Why rural Americans shouldn’t get a pass in the country’s culture wars

A few weeks ago, I interviewed Kathy Cramer, a political scientist who has spent many years listening to the people of rural Wisconsin. Rural folks, she told me, often believe they are in a losing battle with cities and elites. In their understanding of politics, she said, it’s the hardworking country sons versus the lazy urbanites; the struggling small towns versus the self-indulgent metropolises; the honest farmers versus the government pencil-pushers. It was these perspectives, Cramer told me, that helped explain Donald Trump’s success.

In response to the article, a thoughtful reader wrote in last week arguing that we must do better as a nation to understand both sides of this equation. It’s true that coastal elites don’t have a good sense of what life is like in the heartland. They ought to know.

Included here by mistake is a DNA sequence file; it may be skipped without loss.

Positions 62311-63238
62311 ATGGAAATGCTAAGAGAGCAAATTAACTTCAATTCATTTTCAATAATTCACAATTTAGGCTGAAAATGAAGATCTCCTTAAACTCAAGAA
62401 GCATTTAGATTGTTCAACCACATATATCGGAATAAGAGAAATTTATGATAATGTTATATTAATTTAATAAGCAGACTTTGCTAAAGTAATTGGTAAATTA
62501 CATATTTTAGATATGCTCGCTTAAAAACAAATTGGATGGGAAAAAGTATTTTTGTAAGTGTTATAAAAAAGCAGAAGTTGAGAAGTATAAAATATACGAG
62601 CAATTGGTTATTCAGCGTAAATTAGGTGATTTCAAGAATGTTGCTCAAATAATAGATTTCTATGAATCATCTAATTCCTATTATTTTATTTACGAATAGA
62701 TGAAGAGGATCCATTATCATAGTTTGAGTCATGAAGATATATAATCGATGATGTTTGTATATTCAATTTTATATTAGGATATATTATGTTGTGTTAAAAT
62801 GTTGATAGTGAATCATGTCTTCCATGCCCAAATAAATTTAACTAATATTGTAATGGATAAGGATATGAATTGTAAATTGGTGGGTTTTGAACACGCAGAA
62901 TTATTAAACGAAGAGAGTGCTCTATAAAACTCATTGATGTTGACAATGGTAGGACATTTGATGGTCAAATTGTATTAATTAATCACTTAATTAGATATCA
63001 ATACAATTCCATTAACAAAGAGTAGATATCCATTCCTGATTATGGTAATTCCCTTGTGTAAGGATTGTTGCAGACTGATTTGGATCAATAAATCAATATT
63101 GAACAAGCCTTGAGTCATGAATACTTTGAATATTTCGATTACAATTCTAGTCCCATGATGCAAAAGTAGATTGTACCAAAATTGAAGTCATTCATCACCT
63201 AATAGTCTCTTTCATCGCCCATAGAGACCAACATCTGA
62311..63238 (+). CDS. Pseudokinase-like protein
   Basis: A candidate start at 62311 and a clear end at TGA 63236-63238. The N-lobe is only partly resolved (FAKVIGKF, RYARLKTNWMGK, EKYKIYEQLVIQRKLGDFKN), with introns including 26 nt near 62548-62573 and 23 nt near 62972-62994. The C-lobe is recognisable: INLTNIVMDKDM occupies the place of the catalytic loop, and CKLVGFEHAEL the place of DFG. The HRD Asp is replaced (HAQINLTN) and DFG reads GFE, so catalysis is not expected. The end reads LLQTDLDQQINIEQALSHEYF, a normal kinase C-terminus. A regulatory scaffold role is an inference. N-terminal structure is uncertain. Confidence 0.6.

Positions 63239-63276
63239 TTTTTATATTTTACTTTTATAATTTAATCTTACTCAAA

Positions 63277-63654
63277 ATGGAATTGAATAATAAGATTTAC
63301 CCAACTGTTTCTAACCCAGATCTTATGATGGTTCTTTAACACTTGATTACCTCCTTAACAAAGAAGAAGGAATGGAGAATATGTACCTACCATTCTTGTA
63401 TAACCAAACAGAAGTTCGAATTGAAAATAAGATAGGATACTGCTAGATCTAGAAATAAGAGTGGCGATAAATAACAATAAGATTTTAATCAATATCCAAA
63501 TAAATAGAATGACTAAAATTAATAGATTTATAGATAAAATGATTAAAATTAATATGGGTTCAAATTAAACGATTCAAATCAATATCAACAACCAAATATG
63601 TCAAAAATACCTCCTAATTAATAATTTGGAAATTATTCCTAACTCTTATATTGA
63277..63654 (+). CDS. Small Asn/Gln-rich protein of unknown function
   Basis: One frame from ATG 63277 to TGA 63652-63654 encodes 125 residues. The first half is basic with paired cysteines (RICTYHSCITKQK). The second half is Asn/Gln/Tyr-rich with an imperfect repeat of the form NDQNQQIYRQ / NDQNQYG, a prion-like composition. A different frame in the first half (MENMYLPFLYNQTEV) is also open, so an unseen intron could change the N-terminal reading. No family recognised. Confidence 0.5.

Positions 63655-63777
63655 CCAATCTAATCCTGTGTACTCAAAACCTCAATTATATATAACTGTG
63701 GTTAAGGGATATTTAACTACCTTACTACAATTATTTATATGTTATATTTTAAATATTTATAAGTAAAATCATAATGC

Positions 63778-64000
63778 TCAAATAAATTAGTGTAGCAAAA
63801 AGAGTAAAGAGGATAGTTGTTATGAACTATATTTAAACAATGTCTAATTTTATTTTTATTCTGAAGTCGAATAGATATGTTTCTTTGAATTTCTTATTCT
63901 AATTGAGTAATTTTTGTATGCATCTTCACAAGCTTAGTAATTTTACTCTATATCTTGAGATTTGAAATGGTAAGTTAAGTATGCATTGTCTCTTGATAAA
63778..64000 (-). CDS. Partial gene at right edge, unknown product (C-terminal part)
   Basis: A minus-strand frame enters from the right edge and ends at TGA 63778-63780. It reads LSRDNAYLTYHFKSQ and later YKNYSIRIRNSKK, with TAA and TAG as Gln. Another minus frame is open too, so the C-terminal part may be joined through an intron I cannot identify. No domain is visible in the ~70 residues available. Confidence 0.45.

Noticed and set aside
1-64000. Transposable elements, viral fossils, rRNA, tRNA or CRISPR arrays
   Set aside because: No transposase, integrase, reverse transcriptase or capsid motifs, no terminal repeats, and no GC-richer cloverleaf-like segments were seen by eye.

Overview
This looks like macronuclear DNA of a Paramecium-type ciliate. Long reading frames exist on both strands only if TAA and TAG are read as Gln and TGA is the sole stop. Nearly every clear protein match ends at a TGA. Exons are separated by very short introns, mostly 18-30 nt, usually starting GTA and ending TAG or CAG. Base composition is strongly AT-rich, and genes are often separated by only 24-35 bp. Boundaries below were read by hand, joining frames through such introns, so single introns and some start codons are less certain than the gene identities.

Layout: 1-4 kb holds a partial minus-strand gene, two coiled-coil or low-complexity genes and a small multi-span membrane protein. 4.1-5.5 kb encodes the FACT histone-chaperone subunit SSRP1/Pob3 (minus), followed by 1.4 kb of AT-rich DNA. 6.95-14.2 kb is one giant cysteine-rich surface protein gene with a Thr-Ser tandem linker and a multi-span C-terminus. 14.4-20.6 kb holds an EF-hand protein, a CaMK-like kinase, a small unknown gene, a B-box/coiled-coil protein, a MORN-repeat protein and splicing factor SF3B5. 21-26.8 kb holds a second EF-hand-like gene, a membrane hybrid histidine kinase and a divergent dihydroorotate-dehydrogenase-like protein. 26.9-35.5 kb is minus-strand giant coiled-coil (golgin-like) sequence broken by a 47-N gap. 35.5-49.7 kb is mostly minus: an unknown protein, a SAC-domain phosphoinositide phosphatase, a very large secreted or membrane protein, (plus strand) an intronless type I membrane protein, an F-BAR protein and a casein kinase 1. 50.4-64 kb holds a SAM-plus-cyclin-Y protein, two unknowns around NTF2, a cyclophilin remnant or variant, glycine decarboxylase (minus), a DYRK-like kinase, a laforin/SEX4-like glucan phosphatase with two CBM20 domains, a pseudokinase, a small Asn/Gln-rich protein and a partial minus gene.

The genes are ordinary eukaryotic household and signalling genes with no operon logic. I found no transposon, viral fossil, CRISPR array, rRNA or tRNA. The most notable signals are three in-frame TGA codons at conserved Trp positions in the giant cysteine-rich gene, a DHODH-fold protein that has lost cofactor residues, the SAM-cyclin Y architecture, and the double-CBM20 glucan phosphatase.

But Rich Hepworth, a veteran and a retiree who now serves as an on-call firefighter in Cheney, Wash., said that the residents of small-town America — his neighbors — have the mirror-opposite obligation. They have to reach past the stereotypes to understand their fellow citizens, who are increasingly diverse, and who increasingly live in urban areas.